As the coronavirus pandemic led to working from home on a national scale following direct instructions to do so as a result of the Covid-19 public health emergency, working remotely slowly transitioned into the new norm. As this rocked the boat of recruitment agencies worldwide, offering long-term home working and remote working opportunities became essential to help the industry remain buoyant. As we transition out of the third UK lockdown and remote working remains sternly in place, is this an expectation you should pay heed to post-Covid-19?
First and foremost, it is important to mention that remote working is not a new development in the world of work. The term was not recently penned; however, it was previously better known as ‘telecommuting’. This refers to the integration of technology to enable you to work from home without disruption, or at a location outside of the workplace, such as a café or remote working venue.
How is remote working changing the talent pool?
For jobseekers searching for an opportunity that offers flexible working arrangements, physical restrictions are often unheard of. Unaffected by location and travel time, remote working can often expand the number of job opportunities available to those searching for a job. A selected number may prefer to embrace this working style as it allows for uninterrupted working at a personally selected location. In addition to saving money otherwise spent on work travel, this also spares valuable time.
For employers, loosening the job profile to allow for remote working can attract an entire pool of talent, which would otherwise go missed due to geographical restrictions. If the job can be realistically conducted remotely, employers may test the waters to reach skilled individuals residing anywhere across the country. By taking an unfiltered approach to recruitment, you can boost the number of incoming applications and afford to be selective during the process.
Is remote working for everyone?
On the other hand, selected job applicants may prefer to work at a fixed office location to keep in physical touch with employees, the employer, and the workplace. By also offering the option to visit the office, if preferred, you may be able to attract parties straddling in the middle of both preferences.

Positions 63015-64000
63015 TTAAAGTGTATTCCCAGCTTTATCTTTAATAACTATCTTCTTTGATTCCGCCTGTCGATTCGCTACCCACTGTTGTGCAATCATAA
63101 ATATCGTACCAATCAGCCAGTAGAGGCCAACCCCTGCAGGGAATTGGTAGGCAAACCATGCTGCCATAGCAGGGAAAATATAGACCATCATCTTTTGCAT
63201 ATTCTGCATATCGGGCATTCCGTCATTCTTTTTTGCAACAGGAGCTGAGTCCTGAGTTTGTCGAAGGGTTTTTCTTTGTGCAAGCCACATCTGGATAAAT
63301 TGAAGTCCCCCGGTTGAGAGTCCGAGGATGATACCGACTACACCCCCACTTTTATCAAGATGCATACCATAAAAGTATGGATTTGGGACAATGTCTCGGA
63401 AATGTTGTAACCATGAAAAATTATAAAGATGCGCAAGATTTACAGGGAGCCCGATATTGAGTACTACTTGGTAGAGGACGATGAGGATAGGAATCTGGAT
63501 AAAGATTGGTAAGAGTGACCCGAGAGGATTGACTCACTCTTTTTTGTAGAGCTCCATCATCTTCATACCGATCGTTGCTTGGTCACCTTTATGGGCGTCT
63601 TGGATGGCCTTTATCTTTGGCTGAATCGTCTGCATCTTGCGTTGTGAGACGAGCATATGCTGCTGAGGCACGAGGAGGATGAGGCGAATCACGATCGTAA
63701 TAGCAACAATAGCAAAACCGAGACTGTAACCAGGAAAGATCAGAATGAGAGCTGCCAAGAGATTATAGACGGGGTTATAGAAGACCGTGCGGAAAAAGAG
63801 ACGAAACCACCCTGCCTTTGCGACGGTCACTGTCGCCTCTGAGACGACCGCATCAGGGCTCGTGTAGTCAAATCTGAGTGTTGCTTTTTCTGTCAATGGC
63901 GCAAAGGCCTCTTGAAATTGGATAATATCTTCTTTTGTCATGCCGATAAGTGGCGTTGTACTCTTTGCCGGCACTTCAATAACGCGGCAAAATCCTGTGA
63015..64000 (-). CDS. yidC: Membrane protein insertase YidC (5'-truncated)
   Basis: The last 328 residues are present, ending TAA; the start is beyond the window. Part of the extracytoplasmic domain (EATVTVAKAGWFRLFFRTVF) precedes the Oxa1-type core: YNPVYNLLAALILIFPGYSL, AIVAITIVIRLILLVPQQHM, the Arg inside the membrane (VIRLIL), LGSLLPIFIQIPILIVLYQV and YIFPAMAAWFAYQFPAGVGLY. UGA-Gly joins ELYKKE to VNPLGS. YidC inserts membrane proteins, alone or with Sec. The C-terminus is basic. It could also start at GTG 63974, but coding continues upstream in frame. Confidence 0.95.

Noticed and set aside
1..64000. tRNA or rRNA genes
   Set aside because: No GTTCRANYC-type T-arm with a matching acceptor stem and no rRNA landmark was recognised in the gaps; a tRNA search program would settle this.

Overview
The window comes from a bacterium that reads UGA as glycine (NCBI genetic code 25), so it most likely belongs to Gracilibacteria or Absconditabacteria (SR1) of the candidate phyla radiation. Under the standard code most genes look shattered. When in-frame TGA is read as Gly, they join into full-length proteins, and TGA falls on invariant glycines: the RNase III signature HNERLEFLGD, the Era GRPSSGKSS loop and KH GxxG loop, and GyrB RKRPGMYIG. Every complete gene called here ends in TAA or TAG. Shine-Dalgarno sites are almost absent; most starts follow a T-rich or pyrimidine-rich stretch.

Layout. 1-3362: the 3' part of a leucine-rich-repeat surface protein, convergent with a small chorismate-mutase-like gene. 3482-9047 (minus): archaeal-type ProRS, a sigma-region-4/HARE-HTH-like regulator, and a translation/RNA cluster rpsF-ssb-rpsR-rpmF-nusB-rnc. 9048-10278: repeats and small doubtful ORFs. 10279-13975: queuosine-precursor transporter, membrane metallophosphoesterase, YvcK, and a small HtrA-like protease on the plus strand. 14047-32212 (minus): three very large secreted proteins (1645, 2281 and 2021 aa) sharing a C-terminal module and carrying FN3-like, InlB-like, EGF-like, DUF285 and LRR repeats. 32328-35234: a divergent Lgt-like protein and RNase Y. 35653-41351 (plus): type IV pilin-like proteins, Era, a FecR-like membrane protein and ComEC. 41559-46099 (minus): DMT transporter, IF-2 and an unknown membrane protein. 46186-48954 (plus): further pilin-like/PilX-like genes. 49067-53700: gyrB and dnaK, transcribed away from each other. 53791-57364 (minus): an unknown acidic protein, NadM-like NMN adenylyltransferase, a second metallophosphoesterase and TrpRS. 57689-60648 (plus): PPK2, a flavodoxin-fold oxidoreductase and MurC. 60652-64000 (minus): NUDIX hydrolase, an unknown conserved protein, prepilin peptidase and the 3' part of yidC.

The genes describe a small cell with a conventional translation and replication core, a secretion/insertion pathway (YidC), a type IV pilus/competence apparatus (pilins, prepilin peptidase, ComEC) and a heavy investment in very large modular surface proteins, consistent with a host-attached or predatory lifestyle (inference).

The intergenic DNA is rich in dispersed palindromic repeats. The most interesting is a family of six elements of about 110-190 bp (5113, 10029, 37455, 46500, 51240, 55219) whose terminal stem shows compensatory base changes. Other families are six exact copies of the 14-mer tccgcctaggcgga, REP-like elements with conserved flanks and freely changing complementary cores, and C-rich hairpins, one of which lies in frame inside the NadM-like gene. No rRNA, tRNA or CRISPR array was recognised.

As remote working removes the social aspects of uniting at one office location, it may not fit the boat for everyone. By slicing out your morning commute, and therefore the associated exercise and scenery, remote working may negatively impact a proportion of new starters. Offering the option to switch between the two can help employers attract attention towards posted job opportunities.
Where will remote working stand after the Covid-19 pandemic?
As working throughout the trio of coronavirus lockdowns presented employees with the opportunity to take advantage of alternative working environments outside of the office, the expectation, or a percentage of the flexibility posed by remote working is likely to remain fixed. Dependent on the sector and whether employee productivity is ranking at a high standard, employers may shift their expectations to pre-Covid-19 or enforce revised expectations through a formal contract review or an informal arrangement.
As only time can tell whether remote working and home working trends will follow, there is clear evidence indicating that employers hope to embrace this transition, either partially or fully, outside of the coronavirus pandemic, as already demonstrated by Amazon, Facebook and Microsoft.
Paul Williamson is managing director at Selling My Business. He has over 35 years’ experience in the trade of selling businesses and his specialisms lie in the commercial property market.